Monks, mead & monarchs
Humans haven’t just left the Farne Islands to the wildlife, though. Inner Farne, the nettle-covered main island where the National Trust rangers are based, is home to a gorgeous old stone chapel. It’s named in honour of Saint Cuthbert, one of the first hermit monks to set up a base on the island in the seventh century. Cuthbert became quite the celebrity — pilgrims still flock to Durham Cathedral to see his relics. But it was his predecessor, Saint Aidan, who played the pioneering role.
In 634, he was summoned from the Scottish island of Iona by Oswald, King of Northumbria to spread Christianity throughout the land. His base? Lindisfarne, also known as Holy Island and — more ambitiously — the cradle of Christianity in England.
There’s a certain romance about Lindisfarne that stems from its relative isolation. Access is determined by the tides, with countless warning signs hammering home what tragedies could befall anyone who attempts to cross the causeway outside the published safe times. As a result of this, and the history of the island, there’s an expectation that Lindisfarne will be a deeply spiritual, mist-shrouded place, permanently soundtracked by The Very Best Of Enya and inhabited by monks who only break prayer to make prodigious quantities of mead.
Well, the mead part’s true. Rock up to St Aidan’s Winery on the island and you can taste plenty of it. The darker version, made with honey from hives on the banks of the River Tweed, is the less sickly-sweet incarnation. It’s not made by monks, though. Henry VIII saw to that with the 16th-century dissolution of the monasteries. But the fact that there’s no monastic community on the island is less surprising than the fact that there’s a village where people’s everyday lives are at the mercy of the tides. There’s no shortage of work available, either — pubs, cafes, hotels and B&Bs seem to do a roaring trade, while fruit, veg and crab meat sandwiches are sold from ramshackle stalls near the giant car park at the entrance to the village. It’s all very… normal.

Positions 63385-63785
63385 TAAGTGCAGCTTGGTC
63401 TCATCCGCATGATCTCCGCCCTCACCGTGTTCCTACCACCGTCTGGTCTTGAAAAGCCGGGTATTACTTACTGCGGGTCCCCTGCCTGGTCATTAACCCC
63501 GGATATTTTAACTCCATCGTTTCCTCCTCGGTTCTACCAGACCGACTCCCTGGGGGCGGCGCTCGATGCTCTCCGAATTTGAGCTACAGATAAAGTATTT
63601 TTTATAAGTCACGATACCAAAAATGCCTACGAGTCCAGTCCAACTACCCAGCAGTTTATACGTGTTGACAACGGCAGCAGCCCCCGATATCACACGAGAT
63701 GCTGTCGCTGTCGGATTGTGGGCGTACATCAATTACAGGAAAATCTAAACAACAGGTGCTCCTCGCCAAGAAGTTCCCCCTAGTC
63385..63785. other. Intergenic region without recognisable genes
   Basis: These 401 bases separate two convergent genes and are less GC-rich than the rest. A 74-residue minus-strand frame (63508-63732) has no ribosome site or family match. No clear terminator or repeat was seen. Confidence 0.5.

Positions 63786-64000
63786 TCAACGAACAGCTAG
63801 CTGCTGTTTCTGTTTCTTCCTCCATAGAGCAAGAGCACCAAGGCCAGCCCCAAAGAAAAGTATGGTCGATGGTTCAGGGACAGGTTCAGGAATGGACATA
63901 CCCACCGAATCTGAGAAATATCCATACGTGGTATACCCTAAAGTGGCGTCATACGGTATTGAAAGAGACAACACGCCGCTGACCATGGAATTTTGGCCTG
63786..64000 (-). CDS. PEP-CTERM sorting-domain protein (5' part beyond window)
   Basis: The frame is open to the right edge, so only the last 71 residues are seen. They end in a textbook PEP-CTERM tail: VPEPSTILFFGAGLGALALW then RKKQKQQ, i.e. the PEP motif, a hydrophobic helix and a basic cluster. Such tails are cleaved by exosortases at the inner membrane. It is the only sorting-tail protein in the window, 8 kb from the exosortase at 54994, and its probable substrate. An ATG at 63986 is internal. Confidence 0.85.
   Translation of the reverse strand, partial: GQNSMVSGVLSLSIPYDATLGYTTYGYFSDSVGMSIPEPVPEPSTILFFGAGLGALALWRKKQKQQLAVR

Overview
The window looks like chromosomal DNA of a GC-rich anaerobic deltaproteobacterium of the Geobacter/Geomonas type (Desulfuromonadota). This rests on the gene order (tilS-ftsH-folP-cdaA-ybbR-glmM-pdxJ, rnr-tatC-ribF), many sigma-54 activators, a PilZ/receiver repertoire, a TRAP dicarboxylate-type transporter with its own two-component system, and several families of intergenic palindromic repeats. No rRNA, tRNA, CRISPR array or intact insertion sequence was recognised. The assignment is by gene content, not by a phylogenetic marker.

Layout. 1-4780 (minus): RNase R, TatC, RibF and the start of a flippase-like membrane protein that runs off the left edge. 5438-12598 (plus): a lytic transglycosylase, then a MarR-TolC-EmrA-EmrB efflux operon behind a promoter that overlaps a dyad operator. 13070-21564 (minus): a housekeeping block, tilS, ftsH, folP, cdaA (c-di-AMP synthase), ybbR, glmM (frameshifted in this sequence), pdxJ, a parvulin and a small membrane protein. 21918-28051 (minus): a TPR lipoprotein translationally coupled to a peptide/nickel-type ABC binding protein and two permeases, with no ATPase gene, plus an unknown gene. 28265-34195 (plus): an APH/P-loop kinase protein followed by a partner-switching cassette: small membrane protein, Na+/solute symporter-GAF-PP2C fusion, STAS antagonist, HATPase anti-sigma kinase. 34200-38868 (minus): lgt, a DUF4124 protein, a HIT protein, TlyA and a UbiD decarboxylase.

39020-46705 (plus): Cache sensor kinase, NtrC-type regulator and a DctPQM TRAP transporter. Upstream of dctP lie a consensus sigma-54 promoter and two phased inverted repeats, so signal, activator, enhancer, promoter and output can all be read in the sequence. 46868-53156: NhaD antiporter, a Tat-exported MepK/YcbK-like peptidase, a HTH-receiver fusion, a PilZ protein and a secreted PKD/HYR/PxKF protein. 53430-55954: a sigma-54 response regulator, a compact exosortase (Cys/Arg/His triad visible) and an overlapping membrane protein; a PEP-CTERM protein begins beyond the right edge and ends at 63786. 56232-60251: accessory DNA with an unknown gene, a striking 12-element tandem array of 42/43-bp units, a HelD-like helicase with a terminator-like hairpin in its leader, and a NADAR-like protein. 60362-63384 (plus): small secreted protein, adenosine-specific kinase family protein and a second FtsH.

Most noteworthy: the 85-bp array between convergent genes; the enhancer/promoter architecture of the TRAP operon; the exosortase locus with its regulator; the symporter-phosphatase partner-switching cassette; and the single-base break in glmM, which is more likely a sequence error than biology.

Those in search of Enyaness will find adequate doses at the Lindisfarne Priory. The current version dates back to the 12th century, but it’s located on the site where Saint Aidan set up the initial monastery and unknown artists created the Lindisfarne Gospels — an eighth-century masterpiece regarded as one of the most beautiful books ever created. The priory is now a ruin, but a mighty evocative one. Arched windows fight the ravages of time that claimed the vaulted roofs. Foundation stones peep through grassy lawns while above them, elegant, ornate columns reach for the heavens.